The collection comprises over 100
photographic prints of Ruth St. Denis, who influenced the development of American modern
dance. The photographs feature St. Denis posing alone in costume, with fellow dancers,
traveling, and at leisure with her husband and partner, Ted Shawn. Several of the
photographs are autographed by St. Denis and some have annotations on the
Ruth St. Denis was an innovative dancer, choreographer, and instructor who pioneered early
forms of modern dance. Born Ruth Dennis in Newark, New Jersey in 1877, she performed in
musical comedies and vaudeville shows during her youth. She adopted the stage name "Ruth St.
Denis" in 1906 when she achieved success as a dance soloist in New York City. She approached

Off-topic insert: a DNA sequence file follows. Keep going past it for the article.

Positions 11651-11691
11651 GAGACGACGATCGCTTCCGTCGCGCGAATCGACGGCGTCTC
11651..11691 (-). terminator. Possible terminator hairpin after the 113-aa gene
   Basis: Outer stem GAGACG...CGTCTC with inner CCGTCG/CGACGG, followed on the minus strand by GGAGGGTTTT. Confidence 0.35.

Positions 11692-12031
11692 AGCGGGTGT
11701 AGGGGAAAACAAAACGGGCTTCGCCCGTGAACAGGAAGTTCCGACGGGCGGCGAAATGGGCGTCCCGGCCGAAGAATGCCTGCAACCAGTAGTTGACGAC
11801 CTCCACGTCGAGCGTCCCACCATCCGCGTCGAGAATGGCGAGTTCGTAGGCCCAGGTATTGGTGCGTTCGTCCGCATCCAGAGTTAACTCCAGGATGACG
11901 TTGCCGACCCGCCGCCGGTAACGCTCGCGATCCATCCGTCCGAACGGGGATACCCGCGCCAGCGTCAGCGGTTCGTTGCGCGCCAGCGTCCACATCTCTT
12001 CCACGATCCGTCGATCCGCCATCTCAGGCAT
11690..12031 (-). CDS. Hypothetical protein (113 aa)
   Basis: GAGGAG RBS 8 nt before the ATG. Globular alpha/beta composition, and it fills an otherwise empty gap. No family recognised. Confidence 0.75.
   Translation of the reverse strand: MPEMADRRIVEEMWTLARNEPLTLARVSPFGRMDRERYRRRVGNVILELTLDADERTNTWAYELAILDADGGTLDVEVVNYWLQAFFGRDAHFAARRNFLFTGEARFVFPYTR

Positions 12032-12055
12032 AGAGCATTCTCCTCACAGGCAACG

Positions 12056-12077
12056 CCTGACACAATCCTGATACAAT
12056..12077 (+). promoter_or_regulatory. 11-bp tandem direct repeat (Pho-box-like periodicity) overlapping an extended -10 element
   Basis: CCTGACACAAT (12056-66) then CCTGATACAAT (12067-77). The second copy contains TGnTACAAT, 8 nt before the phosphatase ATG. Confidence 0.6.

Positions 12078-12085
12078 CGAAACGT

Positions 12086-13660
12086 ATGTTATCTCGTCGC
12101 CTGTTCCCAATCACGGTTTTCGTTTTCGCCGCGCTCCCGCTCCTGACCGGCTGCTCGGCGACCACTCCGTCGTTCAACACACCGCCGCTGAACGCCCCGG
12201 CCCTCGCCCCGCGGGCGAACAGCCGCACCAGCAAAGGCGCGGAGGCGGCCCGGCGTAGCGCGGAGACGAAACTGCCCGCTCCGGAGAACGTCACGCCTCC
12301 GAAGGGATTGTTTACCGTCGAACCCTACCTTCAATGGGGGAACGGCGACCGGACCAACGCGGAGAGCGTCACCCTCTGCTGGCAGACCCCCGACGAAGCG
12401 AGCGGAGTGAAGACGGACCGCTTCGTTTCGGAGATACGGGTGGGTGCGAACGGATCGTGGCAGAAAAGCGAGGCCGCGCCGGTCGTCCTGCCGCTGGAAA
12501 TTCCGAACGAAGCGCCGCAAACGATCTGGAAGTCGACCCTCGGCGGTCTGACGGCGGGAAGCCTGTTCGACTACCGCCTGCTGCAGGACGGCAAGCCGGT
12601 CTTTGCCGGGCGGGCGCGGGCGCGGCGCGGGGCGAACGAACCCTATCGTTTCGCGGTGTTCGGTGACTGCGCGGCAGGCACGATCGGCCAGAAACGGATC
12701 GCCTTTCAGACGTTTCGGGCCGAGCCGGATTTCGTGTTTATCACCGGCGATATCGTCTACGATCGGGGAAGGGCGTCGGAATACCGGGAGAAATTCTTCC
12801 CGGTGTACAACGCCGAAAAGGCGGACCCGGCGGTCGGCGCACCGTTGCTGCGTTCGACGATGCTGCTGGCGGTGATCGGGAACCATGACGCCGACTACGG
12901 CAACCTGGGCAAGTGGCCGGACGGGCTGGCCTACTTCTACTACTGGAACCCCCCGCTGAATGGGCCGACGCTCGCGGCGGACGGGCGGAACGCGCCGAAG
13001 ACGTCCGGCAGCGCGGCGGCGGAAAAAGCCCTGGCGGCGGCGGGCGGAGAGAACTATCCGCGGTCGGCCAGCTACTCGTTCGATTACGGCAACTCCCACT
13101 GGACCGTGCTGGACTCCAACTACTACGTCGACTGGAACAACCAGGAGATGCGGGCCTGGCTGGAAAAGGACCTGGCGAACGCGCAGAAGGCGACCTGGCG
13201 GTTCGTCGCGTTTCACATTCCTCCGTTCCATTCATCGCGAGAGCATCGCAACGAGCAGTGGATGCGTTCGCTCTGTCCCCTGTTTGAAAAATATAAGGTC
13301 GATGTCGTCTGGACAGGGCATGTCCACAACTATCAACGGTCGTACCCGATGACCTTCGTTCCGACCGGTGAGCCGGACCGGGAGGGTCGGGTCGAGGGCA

dance as a philosophical and spiritual experience rather than as entertainment, and
incorporated Eastern and Western cultural and religious themes into her work. In 1914 she
married her dance partner, Ted Shawn, and in 1915 they founded Denishawn, a dance school and
company in Los Angeles. Denishawn was one of the first significant schools of dance in the
United States, molding young dancers such as Martha Graham and Doris Humphrey. The
non-ballet movements developed at Denishawn became known as "modern dance." St. Denis also
founded the Society of Spiritual Arts, the dance department at Adelphi University, and the
School of Natya. She was often called the "first lady of American dance." She died in Los
Angeles in 1968.
0.3 Linear Feet
(1 box and 1 oversized folder)
Property rights reside with the University of California. Copyrights are retained by the
creators of the records and their heirs. Some of these materials are in the public domain.
For permissions to reproduce or to publish, please contact the Head of Special Collections
The collection is open for research.